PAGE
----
Defensive computing at a hacker conference

If there were ever a place be obsessively careful, it's at the Last HOPE hacker conference.

If there were ever a place for Defensive Computing, it's at a hacker conference.

So while attending the Last HOPE conference, a number of my previous postings came to mind.

First, there was the list of available Wi-Fi networks (see below) at the conference which, at times, showed four computer-to-computer networks (using the Windows XP terminology). These networks, also known as ad-hoc networks, are not governed by a router. While they may be set up on purpose, they are more likely to be accidental creations on the part of nontechnical computer users, or a purposeful trap set by someone with ill intentions. I wrote about this back in May. (See " A warning about 'free' public Wi-Fi .")


Everyone knows not to send anything sensitive, such as a password, over a wireless network. At a hacker convention, even a wired Ethernet connection to the outside world should be treated with caution. Not to pick on hackers, at any convention or at any hotel, a wired Ethernet connection deserves the same caution as a public wireless network. Back in January, I wrote that "wired connections to the Internet in a hotel are not, by their very nature, more secure than wireless connections." (See Ethernet connections in a hotel room are not secure .)

What to do? Rent a personal VPN .

The classic use for a VPN is an employee of a company using it to make a secure, encrypted connection to the office. But someone without a corporation, can rent a VPN that offers a secure connection to the VPN provider. Once data gets to the VPN company, it is dumped, unencrypted, on the Internet with everything else. The point is to encrypt everything coming into and out of your computer to protect it from any local bad guys.

The downside is speed. The speed test at Speakeasy.net showed that while I was connected to my VPN, the speed dropped by over half compared to using the Internet in an unprotected way.

The laptop I had with me was running the Online Armor firewall instead of ZoneAlarm, and as I noted a few days ago , I really missed not being able to see a log of intrusion attempts on my machine. At home, behind a router on my personal LAN, this isn't very interesting. But at a hacker conference, using a shared Wi-Fi network, it would have been fascinating to see who, if anyone, was knocking on my virtual door.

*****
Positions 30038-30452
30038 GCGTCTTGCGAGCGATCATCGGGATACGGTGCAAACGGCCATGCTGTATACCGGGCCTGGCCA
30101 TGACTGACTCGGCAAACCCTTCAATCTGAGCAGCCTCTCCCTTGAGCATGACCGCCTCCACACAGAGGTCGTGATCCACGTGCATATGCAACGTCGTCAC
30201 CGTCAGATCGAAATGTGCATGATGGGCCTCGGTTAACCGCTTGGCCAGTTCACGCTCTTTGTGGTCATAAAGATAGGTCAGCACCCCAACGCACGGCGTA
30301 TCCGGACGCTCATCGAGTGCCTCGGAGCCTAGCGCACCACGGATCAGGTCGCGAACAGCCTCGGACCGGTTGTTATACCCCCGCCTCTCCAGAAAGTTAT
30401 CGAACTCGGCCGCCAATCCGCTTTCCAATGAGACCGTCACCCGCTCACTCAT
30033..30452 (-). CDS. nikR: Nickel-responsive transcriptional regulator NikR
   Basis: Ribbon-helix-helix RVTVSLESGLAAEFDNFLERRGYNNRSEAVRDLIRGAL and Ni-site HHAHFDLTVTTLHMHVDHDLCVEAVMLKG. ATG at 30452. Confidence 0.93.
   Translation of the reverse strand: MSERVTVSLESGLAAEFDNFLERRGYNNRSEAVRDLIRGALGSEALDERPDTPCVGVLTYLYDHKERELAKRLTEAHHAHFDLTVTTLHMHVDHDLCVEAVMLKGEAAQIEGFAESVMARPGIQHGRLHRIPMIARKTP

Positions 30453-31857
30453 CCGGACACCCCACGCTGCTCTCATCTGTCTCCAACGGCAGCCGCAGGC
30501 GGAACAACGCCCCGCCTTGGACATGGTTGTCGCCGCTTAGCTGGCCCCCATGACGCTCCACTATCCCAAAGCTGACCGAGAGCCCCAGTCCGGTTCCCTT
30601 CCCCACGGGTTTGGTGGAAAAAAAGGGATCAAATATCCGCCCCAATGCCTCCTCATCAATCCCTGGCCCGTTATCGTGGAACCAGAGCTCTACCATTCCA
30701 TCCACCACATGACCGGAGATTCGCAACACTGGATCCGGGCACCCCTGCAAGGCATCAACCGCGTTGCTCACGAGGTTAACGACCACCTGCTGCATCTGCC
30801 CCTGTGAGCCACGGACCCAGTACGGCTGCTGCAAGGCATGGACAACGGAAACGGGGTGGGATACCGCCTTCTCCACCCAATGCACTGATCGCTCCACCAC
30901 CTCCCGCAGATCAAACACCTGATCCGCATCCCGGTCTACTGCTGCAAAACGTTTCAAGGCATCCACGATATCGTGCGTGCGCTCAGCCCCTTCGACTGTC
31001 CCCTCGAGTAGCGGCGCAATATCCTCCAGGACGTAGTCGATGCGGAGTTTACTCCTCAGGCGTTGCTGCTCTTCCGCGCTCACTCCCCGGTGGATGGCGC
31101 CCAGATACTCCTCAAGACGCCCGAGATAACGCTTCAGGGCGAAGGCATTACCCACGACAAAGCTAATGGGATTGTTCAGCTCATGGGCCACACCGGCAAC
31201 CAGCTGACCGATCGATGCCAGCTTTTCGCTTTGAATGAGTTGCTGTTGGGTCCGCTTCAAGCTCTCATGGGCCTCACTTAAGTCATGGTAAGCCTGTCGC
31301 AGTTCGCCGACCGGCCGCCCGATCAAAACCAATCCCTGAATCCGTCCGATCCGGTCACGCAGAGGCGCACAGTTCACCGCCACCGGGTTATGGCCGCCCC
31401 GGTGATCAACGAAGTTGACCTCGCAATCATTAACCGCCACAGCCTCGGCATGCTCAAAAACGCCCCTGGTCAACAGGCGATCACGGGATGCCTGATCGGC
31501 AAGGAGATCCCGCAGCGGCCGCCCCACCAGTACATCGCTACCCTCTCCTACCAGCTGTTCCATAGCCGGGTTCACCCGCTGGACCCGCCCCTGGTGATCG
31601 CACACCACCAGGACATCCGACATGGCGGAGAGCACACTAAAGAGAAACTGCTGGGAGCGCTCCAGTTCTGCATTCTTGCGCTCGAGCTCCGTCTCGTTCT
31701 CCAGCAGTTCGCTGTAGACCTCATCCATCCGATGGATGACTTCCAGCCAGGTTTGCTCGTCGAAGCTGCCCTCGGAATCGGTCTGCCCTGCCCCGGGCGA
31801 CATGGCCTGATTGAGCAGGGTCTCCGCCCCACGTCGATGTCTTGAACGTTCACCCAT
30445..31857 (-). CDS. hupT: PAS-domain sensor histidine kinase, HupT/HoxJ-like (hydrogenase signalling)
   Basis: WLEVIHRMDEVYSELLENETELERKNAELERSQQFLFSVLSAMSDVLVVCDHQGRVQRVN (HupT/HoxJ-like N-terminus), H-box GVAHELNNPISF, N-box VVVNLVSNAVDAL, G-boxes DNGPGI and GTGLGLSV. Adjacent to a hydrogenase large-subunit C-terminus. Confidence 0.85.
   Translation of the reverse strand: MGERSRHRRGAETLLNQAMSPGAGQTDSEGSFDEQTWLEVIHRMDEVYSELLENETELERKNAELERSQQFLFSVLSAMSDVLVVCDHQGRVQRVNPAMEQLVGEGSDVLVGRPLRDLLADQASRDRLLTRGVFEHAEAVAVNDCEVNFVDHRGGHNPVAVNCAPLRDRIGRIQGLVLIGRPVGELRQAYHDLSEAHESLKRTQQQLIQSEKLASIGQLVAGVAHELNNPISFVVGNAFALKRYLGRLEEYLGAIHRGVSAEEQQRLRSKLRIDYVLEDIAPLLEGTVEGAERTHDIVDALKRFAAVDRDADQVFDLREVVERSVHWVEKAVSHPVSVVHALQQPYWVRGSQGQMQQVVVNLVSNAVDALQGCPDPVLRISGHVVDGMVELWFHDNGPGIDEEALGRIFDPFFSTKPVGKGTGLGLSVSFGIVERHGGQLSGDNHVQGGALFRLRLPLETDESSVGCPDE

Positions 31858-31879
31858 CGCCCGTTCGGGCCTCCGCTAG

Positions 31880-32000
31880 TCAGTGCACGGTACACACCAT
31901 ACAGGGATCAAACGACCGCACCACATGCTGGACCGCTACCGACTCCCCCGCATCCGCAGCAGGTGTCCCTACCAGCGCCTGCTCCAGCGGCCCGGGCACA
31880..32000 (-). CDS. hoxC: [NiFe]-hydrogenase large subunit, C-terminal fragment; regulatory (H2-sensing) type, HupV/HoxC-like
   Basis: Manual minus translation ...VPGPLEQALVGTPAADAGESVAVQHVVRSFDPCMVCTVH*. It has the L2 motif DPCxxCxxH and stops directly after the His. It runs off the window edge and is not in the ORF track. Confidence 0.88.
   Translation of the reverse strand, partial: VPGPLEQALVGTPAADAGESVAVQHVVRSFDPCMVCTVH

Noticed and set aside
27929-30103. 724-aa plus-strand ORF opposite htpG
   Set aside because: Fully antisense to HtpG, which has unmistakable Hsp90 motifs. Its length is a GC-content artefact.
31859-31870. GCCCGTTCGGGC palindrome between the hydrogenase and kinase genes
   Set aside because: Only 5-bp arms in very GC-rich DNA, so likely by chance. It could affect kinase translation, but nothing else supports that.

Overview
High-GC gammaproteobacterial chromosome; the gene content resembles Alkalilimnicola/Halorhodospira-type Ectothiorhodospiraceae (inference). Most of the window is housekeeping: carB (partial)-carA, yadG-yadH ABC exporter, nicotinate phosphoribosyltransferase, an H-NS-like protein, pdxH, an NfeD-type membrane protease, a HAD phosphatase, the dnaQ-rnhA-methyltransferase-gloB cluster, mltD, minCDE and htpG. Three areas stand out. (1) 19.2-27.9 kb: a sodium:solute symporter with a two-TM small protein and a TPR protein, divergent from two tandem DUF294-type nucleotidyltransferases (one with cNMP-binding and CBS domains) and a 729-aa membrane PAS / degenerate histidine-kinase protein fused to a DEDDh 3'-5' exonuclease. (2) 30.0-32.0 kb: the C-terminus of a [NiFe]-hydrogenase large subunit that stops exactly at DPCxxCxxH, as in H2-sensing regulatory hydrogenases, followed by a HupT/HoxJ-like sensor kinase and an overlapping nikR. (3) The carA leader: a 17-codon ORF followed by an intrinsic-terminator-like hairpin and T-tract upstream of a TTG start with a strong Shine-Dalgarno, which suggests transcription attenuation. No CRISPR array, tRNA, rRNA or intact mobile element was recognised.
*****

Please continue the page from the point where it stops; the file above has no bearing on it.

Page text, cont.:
Something easily overlooked when connecting to public networks is file and printer sharing. While it's not the be all and end all, you're safer with it turned off. Windows XP users can find this with Control Panel -> Network Connections -> Properties of the network connection (you may want to do this for both wired and wireless networks) -> General tab -> checkbox for "File and Printer Sharing for Microsoft Networks."

Another easily forgotten protection involves turning off the wireless radio when you are not using it. This goes beyond the obvious issue of disconnecting from a public Wi-Fi network when you don't need it. There was a case where, due to a bug in some driver software, a computer could be hacked even when it was not logically connected to any network. All that was needed was for the Wi-Fi radio to be physically turned on. Plus, turning off the radio saves battery power.

Some laptops have a physical switch that turns off the radio. ThinkPads use Function-F5. As a last resort, Windows XP users can disable the Wi-Fi network. In my experience, that also turned off the radio.

Update July 19: Added topics on file and printer sharing and turning off the radio--thus proving, they are easily forgotten.

See a summary of all my Defensive Computing postings.

About the author

    Michael Horowitz wrote his first computer program in 1973 and has been a computer nerd ever since. He spent more than 20 years working in an IBM mainframe (MVS) environment. He has worked in the research and development group of a large Wall Street financial company, and has been a technical writer for a mainframe software company.

    He teaches a large range of self-developed classes, the underlying theme being Defensive Computing. Michael is an independent computer consultant, working with small businesses and the self-employed. He can be heard weekly on The Personal Computer Show on WBAI.

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